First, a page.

Timothy Peck 6 min read 11th Grade, 12th Grade, School Spotlight

What is UPenn Known For?

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What is UPenn known for? For starters, it’s an Ivy League school that was founded in 1740 by Benjamin Franklin (who also served as the college’s president). The school ranks consistently in the top 10 universities in the country, and its rigorous admissions reflects this.

 

Here are the unique aspects of UPenn and what it takes to get in.

 

Overview of UPenn

 

Location: Philadelphia, PA 

Undergrad Enrollment: 11,800 

Acceptance Rate: 9%

Middle 50% SAT: 1470-1550

Middle 50% ACT: 34-36

 

UPenn’s admissions is highly-selective, but students applying to the UPenn College of Arts & Science (CAS) will find it less academically competitive than schools like Harvard, Yale, Princeton, and Stanford (although exceptional academics are still a must). UPenn values well-rounded students with excellent extracurricular profiles. 

 

Those applying to UPenn’s prestigious business school, the Wharton School, will need significant achievement outside of the classroom and ample leadership experience. Of course, to get accepted into the Wharton School, a student will also need outstanding academics. 

 

Unique Aspects of UPenn

 

What is UPenn known for? It’s often called the “Social Ivy”—students have active lives outside the classroom, and a “work hard, play hard” attitude permeates the campus. Don’t let the fun vibe fool you though, the school’s academics are rigorous.  

 

UPenn has 12 schools, four of which offer undergraduate studies: the College of Arts & Sciences, the School of Engineering and Applied Science, the School of Nursing, and the Wharton School. The Wharton School is one of the best business schools in the world. In fact, we’ve ranked in #1 on our list of best colleges for business.

 

Wharton is known for its interdisciplinary education—at least one-third of Wharton students’ classes are in UPenn’s other undergraduate schools. Wharton prides itself on its flexible curriculum that allows undergraduates to pursue passions outside of the business world, whether it’s an interest in literature or political science. This educational approach prepares students for successful post-college careers in almost any field.  

 

What major is UPenn known for? The question is better phrased as “what majors are UPenn known for?”—30% of Wharton students pursue two undergraduate degrees from two UPenn schools, which are earned over the course of four to five years. Notable dual-degree programs at Wharton include: 

 

  • The Huntsman Program: The Wharton School and the College of Arts & Sciences provide this program that allows students to study business and international relations—preparing them to engage in a global world.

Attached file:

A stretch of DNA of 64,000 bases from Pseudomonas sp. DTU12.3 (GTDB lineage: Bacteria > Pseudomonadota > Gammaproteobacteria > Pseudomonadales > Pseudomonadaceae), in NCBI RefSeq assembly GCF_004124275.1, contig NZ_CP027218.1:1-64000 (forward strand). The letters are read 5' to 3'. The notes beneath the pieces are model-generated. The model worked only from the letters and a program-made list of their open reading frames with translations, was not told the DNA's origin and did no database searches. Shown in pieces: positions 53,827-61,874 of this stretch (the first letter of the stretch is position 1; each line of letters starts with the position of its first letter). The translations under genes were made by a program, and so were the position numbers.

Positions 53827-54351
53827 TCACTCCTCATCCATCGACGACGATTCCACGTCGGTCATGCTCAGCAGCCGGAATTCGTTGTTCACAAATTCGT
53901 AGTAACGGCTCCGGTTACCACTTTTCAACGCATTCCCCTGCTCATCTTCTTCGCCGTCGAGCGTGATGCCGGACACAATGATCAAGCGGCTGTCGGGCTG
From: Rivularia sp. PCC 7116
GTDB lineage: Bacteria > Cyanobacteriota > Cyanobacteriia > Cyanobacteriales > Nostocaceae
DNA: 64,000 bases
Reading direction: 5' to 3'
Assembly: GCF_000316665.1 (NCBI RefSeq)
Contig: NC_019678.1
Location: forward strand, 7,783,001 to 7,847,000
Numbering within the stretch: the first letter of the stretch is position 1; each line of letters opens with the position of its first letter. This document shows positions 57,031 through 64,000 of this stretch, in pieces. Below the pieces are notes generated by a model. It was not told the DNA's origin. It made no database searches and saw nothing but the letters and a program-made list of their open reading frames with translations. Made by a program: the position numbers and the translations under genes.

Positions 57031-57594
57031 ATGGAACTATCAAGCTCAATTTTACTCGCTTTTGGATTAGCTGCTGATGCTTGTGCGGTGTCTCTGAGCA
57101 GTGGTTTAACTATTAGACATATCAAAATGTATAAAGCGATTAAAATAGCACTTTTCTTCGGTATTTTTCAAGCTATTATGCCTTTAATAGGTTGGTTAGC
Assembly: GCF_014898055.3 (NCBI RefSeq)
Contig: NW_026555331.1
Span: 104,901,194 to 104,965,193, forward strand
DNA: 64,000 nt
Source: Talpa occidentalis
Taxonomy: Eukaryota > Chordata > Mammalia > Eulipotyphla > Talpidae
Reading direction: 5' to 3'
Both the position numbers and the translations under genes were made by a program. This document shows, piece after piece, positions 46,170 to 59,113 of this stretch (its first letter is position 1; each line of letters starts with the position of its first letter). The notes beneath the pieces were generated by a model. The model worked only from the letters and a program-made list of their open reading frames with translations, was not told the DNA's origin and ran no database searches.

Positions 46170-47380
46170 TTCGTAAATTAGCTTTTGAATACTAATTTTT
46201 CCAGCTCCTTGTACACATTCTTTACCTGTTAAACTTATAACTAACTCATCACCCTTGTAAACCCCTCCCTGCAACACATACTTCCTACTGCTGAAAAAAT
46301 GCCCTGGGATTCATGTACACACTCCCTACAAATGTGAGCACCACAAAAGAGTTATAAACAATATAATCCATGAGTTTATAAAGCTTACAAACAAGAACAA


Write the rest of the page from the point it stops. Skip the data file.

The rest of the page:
• The Jerome Fisher Program: The Wharton School and the School of Engineering and Applied Science combine to offer this competitive dual-degree program in business and engineering—students will need MIT-level STEM skills to successfully complete this course of study.
  • The Vagelos Program: Another collaboration between Wharton the CAS, students in this program pursue coursework in both business and bioscience, making it an ideal choice for students who want a career in the life science and healthcare sector.

 

UPenn’s School of Engineering and Applied Science is often overshadowed by the Wharton School, but it shouldn’t be overlooked. Also known for its interdisciplinary approach, UPenn engineering offers several special programs in partnership with other schools, including disciplines such as management (M&T), energy research (VIPER), digital media & design (DMD), and information systems (NETS).

 

UPenn is also part of the Quaker Consortium, with other members Haverford, Bryn Mawr, and Swarthmore. This partnership allows students at any of these schools to take courses and participate in extracurriculars at their partner colleges. 

 

Extracurriculars

 

Greek life has played a role in UPenn’s history for more than a century and a half (arriving in 1849) and is a contributor to the school’s reputation for being “social.” Roughly a quarter of undergraduates participate in the school’s 48 fraternities and sororities, which are a hub of UPenn’s party scene. 

 

The Daily Pennsylvanian is the student-run newspaper of UPenn. The DP was introduced in 1885 (under the name The Pennsylvanian) and has been published daily since 1894, with the exception of a disruption during World War II. More than 250 students work for the DP under the supervision of three professional staff members. 

 

The Social Planning and Events Committee (SPEC) is a popular student group on campus. A branch of student government, SPEC develops, plans, and organizes campus events, including Spring Fling and bringing famous speakers to campus. Trevor Noah, host of the Daily Show recently came to UPenn for a conversation thanks to SPEC. 

 

Founded in 2001, the Excelano Project—UPenn’s first and premier spoken word group—is a favorite among students. In 2007 and 2009, the Excelano Project won the College Union’s Poetry Slam Invitational (CUPSI) title. Excelano Project poets have been featured everywhere from the White House to Broadway to HBO.